Patients need to take some important steps prior to surgery to maximize the outcome of their procedure.
The first step for a patient is to ensure that their surgeon is a qualified Mohs surgeon. Any surgeon certified through the American College of Micrographic Surgery are all fellowship trained and have a minimum of a 1 or 2 year fellowship specifically in Mohs surgery after they have already become dermatologists or plastic surgeons. These surgeons have the expertise to handle all tumor types, and can handle most aspects of the reconstruction. In some countries, the reconstruction aspect of the procedure is passed off to a different team that work with the Mohs surgeon. On the Mohs college website, the qualified surgeons can be found, for patients to check at www.mohscollege.org.
Patients should be aware that they will need some time off of work to recover from their procedure. The wounds will not have a socially presentable look in the weeks after surgery, and patients should prepare for this. In other cases, functionality is affected, for example, if the surgery takes place on the fingernails, the patient’s ability to do manual work will be negatively affected. Other considerations include individual risks for the patient. Some patients are on blood thinners. This may present added risk for complex or multi-staged surgeries, and the patient may need to communicate with their doctor to find alternatives such as taking time off of the blood thinners if possible.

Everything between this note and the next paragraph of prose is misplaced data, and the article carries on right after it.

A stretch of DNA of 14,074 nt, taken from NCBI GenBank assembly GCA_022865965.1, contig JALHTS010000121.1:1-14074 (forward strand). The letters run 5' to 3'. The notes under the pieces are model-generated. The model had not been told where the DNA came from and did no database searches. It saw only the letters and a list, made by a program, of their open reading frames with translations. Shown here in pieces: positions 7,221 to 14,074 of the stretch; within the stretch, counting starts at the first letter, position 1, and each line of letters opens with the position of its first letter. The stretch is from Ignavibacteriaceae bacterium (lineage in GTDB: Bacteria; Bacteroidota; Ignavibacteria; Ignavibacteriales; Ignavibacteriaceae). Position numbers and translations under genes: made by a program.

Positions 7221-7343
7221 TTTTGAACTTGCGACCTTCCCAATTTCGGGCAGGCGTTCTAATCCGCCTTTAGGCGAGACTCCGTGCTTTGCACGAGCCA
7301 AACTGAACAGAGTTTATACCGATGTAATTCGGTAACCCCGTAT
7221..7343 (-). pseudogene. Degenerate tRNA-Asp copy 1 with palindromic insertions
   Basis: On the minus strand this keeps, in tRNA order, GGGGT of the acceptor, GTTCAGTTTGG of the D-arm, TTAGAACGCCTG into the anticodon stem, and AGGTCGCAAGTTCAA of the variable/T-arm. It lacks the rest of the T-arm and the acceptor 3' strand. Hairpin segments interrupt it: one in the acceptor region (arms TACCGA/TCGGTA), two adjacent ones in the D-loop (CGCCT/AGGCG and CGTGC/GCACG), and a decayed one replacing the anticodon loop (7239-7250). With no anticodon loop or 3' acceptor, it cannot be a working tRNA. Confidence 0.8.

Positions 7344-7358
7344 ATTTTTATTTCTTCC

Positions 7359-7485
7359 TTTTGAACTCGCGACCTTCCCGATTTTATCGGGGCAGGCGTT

See our subsequent videos for treatment options, the pros and cons in considering the various modalities. Patient and doctor communication is often very important to optimize the safety and performance of the surgery.